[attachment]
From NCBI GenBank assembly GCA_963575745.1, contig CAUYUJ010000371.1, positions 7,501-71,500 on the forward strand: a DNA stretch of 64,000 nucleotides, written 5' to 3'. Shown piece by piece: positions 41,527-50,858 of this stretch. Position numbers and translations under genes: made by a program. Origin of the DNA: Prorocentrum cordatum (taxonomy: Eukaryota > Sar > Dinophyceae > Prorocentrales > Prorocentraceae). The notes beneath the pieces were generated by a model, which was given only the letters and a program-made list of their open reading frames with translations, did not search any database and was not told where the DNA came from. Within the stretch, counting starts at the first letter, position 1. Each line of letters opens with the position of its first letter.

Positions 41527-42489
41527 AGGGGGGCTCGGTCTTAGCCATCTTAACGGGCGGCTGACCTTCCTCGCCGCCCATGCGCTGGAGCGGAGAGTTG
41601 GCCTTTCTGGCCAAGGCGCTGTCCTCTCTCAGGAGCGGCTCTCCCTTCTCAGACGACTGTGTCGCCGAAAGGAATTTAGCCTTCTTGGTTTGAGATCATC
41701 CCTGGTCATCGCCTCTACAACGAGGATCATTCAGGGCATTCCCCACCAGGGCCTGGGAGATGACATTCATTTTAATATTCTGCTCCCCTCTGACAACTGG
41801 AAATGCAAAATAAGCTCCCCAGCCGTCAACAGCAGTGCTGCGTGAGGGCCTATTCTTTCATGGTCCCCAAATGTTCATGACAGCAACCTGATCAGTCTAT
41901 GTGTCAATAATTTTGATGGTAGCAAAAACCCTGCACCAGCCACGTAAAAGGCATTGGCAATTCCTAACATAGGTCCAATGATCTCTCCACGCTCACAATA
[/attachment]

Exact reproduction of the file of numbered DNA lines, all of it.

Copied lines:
From NCBI GenBank assembly GCA_963575745.1, contig CAUYUJ010000371.1, positions 7,501-71,500 on the forward strand: a DNA stretch of 64,000 nucleotides, written 5' to 3'. Shown piece by piece: positions 41,527-50,858 of this stretch. Position numbers and translations under genes: made by a program. Origin of the DNA: Prorocentrum cordatum (taxonomy: Eukaryota > Sar > Dinophyceae > Prorocentrales > Prorocentraceae). The notes beneath the pieces were generated by a model, which was given only the letters and a program-made list of their open reading frames with translations, did not search any database and was not told where the DNA came from. Within the stretch, counting starts at the first letter, position 1. Each line of letters opens with the position of its first letter.

Positions 41527-42489
41527 AGGGGGGCTCGGTCTTAGCCATCTTAACGGGCGGCTGACCTTCCTCGCCGCCCATGCGCTGGAGCGGAGAGTTG
41601 GCCTTTCTGGCCAAGGCGCTGTCCTCTCTCAGGAGCGGCTCTCCCTTCTCAGACGACTGTGTCGCCGAAAGGAATTTAGCCTTCTTGGTTTGAGATCATC
41701 CCTGGTCATCGCCTCTACAACGAGGATCATTCAGGGCATTCCCCACCAGGGCCTGGGAGATGACATTCATTTTAATATTCTGCTCCCCTCTGACAACTGG
41801 AAATGCAAAATAAGCTCCCCAGCCGTCAACAGCAGTGCTGCGTGAGGGCCTATTCTTTCATGGTCCCCAAATGTTCATGACAGCAACCTGATCAGTCTAT
41901 GTGTCAATAATTTTGATGGTAGCAAAAACCCTGCACCAGCCACGTAAAAGGCATTGGCAATTCCTAACATAGGTCCAATGATCTCTCCACGCTCACAATA